Star Wars for my generation of women.

One of the biggest shames I can think of is how many women and girls have never seen Star Wars. I personally believe that movies are culturally significant, if not outright works of art. Movies, in their own way, can inform people as much as the very best books. Because of this, I feel like women and girls are missing out on something extraordinary and important if they never see Star Wars.

I've heard girls complain about the popularity of Star Wars, I've heard them scoff at it, I've seen them roll their eyes. They treat it like it's the most juvenile and ridiculous thing ever. Like it's an embarrassing thing their man-child husband likes. Now, when their dislike for Star Wars is a matter of taste, that's fine. People are, of course, entitled to their likes and dislikes. Unfortunately, the vast majority of the time, these women and girls have never seen the movies at all (or it was so long ago they don't even remember them).

But you know, I don't really blame them. Star Wars was relegated to a movie for boys and men who grew up watching it as boys. The Star Wars "Dark Ages" of the late 80's and 90's pretty much removed Star Wars from the collective consciousness. There were no toys in stores, no movies had been made for years and years, no video games had been released for a very long time, etc. Even boys weren't allowed by their peers to be open Star Wars fans. It just wasn't cool, and it wasn't accepted. I myself was bullied throughout elementary and middle school for being a fan of Star Wars.

With the Prequel Trilogy's release starting in 1999, the public suddenly remembered, "Oh yeah, Star Wars was awesome, and it changed everything about movies, and it kind of helped shape me into who I am today." Everyone smacked their heads at having forgotten such an important piece of their childhoods and culture at large. Star Wars started to be cool again (I recently spent two solid hours playing with my nephews and their Star Wars figures). It's been a Star Wars Renaissance since then, with the new Trilogy and Anthology movies being worked on, LEGOs and videogames releasing, toys and collectibles everywhere, and I'm thrilled beyond belief.

But we still have those women and girls who haven't seen it, and don't want to. Now, I will make it clear right now that I'm not putting them down, I am not saying it's their fault. Star Wars wasn't allowed to be a part of a normal girl's life. It wasn't given the respect it deserved by the people who raised these girls. And that's a shame.

Still, that was in the past, and these women and girls continue to show disdain for Star Wars. Trying to get them to watch it is tantamount to shoving rotten pears down their throats. But something they might not realize is that Star Wars was a phenomenon for boys AND girls, men AND women. When it came out, it didn't matter what your gender was, everyone loved it! Look up old photos of fans from 1977 and on, you'll see a crap ton of grown women and girls wearing Star Wars shirts, lining up to see the movie, etc. It was a gender-spanning movie! It's only since the 90's that we've made it a movie for boys. Hell, look up Comic Con cosplay and you'll see more women in Star Wars costumes than you can count.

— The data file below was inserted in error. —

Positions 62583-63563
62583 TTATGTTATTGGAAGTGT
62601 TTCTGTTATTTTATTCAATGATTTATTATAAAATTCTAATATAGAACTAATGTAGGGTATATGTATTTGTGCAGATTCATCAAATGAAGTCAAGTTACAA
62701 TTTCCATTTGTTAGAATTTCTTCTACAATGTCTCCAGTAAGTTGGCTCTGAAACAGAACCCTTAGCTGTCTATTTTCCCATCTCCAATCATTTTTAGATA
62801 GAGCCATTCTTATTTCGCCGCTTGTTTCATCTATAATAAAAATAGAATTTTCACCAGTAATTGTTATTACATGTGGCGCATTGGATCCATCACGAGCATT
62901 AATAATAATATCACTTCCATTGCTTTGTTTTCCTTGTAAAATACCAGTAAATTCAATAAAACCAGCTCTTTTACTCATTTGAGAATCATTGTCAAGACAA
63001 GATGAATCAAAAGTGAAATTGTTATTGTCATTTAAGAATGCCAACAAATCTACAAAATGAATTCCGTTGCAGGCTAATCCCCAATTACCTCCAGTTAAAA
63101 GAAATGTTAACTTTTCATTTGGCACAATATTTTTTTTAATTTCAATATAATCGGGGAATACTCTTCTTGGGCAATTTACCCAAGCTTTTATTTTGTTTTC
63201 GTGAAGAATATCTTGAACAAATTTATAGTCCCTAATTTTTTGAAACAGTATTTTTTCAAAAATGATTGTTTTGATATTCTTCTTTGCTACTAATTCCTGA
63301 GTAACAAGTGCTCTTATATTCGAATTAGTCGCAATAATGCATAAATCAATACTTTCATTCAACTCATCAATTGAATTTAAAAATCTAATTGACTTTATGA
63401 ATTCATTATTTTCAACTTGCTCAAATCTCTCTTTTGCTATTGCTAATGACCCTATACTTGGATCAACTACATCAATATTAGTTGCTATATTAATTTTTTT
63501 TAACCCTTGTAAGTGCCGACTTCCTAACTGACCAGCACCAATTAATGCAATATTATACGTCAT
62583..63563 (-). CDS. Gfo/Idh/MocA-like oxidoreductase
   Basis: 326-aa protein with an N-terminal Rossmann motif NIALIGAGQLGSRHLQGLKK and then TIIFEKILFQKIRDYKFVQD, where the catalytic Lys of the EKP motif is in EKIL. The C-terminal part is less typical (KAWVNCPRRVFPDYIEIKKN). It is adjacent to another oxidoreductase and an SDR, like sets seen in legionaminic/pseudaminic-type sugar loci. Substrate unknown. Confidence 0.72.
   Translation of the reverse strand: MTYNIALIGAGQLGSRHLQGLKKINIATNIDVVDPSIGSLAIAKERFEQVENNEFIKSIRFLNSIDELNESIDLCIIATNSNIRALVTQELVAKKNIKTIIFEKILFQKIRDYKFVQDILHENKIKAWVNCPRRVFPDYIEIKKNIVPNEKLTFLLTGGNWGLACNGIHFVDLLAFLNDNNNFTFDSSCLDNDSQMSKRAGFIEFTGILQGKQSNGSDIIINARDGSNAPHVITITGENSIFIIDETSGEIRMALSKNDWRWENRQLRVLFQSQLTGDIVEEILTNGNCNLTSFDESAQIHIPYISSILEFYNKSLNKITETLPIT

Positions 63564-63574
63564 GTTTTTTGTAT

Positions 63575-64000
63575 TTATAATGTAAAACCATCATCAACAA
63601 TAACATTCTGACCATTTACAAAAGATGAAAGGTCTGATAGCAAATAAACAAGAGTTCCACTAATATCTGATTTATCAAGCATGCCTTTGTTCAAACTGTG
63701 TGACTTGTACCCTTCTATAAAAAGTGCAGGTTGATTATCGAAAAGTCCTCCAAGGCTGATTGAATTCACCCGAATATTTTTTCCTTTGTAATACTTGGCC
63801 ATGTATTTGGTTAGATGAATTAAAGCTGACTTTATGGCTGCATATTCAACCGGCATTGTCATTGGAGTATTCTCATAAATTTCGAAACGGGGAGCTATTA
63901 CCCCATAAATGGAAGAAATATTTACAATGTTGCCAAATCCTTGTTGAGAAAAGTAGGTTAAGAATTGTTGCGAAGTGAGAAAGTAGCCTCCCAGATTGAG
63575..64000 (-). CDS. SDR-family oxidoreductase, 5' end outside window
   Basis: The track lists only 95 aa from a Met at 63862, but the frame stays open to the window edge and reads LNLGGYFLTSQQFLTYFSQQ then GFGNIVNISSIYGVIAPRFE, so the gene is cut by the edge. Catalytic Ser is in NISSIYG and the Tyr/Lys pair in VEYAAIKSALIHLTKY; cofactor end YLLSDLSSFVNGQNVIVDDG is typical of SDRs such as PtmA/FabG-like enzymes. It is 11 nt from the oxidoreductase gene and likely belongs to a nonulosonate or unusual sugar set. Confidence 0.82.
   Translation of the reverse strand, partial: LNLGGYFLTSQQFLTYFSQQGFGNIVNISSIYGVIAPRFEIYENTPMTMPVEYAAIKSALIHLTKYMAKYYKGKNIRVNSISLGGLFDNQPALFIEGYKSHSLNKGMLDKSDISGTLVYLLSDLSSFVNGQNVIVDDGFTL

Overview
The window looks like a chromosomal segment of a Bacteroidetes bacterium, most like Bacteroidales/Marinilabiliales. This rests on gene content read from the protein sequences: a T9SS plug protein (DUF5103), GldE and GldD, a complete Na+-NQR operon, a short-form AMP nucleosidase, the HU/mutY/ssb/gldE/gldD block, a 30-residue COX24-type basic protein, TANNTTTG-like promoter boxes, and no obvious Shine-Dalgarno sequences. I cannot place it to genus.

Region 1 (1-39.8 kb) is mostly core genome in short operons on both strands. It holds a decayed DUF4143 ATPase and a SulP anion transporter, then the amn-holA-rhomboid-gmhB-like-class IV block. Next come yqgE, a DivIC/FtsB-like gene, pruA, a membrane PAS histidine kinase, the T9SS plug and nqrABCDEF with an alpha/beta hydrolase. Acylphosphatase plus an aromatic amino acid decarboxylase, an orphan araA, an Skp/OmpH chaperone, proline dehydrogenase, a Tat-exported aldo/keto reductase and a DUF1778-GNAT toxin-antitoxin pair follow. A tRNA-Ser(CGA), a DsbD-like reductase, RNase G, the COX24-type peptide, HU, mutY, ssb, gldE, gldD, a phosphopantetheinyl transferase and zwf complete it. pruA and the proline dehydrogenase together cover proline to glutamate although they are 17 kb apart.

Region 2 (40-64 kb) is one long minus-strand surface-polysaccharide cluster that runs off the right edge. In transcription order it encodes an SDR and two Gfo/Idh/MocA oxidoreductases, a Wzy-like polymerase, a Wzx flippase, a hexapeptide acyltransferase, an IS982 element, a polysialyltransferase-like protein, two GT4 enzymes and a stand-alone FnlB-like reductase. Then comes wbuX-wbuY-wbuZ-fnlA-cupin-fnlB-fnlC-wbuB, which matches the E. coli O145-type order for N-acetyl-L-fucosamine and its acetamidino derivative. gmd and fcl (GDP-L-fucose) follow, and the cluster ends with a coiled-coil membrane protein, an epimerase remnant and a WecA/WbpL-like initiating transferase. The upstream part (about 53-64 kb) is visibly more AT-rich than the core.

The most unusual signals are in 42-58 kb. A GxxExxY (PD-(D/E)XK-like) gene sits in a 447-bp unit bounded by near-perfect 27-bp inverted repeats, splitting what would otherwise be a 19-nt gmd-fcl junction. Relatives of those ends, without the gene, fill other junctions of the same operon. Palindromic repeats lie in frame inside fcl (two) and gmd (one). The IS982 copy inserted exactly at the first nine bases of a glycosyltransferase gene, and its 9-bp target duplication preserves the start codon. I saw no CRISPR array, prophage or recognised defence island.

There’s been a lot of talk about the lack of female roles in Star Wars. And for good reason. We should always have those kinds of discussions. Star Wars IS a mythology for everyone, and everyone should feel a part of it. There are definitely things that could be done better. That being said, Star Wars did some incredible things for feminism. It featured a tough female protagonist who didn’t take shit from anyone: Leia had her own blaster and shot dozens of Stormtroopers with it, she figured things out and saved everyone’s butts multiple times, and she was one of the head honchoes of the entire Rebellion throughout. By the end of the third film in the Original Trilogy, we find that Leia even has the Force, putting her right in line with Darth Vader and Luke! Girls, these movies are for you! They could have done better with gender equality, but man, for their time, they were revolutionary. Girls, whether you like it or not, Star Wars is a part of your history! Give it a chance!

I’m just gonna end on this: the feminist movement is about women bringing change, it’s about men bringing change. It’s about people ensuring equality for each other. I’m asking women and girls everywhere to give Star Wars a chance. Take back the fandom of these movies females used to have. Don’t let marketers sell it to boys and leave you out. Watch the movies, give them a chance. Look deeper into the themes and significance of the stories these movies weave. I promise, if you give them a serious chance, you’ll find you’ve been missing out on something meaningful. Better late than never. Let’s show everyone that women and girls love good stories and characters, love action and romance, love drama and humor. Don’t let people define what you should or shouldn’t like.

As the new movies are made and come out, let’s tell the brass of Disney and Lucasfilm we want more awesome female characters! We want more toys and merchandise to fit the desires of both boys AND girls! This is our chance to make a difference, to carry Star Wars into the rest of our lives, the lives of our children, and help give them the awe and wonder we all felt ourselves.